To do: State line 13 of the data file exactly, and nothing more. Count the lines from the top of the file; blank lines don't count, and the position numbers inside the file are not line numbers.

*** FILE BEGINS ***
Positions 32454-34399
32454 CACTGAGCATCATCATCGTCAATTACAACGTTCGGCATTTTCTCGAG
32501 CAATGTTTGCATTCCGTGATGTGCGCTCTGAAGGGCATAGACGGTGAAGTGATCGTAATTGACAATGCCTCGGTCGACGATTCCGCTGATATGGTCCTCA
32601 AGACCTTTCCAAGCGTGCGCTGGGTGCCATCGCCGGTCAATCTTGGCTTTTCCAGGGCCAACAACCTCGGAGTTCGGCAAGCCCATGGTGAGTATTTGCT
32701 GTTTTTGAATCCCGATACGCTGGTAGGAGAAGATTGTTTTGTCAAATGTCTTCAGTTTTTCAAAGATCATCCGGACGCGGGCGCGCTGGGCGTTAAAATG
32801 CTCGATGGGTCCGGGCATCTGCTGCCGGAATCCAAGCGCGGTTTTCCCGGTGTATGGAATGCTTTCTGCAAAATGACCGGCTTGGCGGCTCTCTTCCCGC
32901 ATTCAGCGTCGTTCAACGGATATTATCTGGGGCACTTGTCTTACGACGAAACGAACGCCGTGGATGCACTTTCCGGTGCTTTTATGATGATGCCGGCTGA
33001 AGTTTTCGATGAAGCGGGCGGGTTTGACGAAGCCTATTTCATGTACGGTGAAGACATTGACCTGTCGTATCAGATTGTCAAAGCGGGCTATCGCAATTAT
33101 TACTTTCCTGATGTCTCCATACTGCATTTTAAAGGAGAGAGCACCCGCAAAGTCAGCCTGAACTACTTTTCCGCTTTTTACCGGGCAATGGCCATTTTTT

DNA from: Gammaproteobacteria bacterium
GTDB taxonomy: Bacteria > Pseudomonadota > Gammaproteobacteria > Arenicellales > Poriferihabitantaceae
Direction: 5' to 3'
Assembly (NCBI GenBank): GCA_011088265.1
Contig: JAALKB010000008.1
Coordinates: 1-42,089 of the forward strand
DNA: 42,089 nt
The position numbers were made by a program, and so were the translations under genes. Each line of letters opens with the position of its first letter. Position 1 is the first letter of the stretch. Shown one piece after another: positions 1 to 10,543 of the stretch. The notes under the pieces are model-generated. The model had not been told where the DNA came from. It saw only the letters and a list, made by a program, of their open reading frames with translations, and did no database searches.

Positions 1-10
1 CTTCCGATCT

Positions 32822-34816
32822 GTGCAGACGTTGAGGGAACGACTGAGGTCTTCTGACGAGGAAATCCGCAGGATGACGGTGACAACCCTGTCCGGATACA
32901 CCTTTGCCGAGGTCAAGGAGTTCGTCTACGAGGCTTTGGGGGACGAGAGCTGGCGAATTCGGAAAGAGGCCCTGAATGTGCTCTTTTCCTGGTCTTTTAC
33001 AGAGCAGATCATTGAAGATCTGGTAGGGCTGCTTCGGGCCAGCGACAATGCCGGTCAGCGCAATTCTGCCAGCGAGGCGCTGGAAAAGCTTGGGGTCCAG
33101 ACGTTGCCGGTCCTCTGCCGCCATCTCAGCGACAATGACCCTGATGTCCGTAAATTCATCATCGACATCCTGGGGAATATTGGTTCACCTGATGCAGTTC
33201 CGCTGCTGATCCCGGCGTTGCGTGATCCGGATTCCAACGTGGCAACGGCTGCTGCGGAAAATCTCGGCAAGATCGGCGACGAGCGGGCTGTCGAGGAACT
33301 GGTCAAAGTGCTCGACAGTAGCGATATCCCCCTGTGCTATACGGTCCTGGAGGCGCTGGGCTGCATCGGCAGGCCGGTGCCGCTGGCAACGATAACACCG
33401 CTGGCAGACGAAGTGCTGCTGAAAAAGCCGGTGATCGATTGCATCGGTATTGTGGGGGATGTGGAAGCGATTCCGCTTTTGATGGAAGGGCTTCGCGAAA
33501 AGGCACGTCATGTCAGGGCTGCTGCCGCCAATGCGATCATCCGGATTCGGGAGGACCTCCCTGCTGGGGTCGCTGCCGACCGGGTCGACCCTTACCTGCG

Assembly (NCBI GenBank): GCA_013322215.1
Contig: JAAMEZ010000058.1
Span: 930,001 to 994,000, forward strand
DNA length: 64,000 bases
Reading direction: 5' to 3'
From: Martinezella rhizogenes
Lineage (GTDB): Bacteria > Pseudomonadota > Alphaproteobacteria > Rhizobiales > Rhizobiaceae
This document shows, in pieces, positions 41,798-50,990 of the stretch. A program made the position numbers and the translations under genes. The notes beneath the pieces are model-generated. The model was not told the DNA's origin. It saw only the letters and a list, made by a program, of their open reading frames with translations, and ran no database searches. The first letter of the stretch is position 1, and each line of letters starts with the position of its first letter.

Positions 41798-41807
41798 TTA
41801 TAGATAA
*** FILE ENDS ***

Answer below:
Assembly (NCBI GenBank): GCA_011088265.1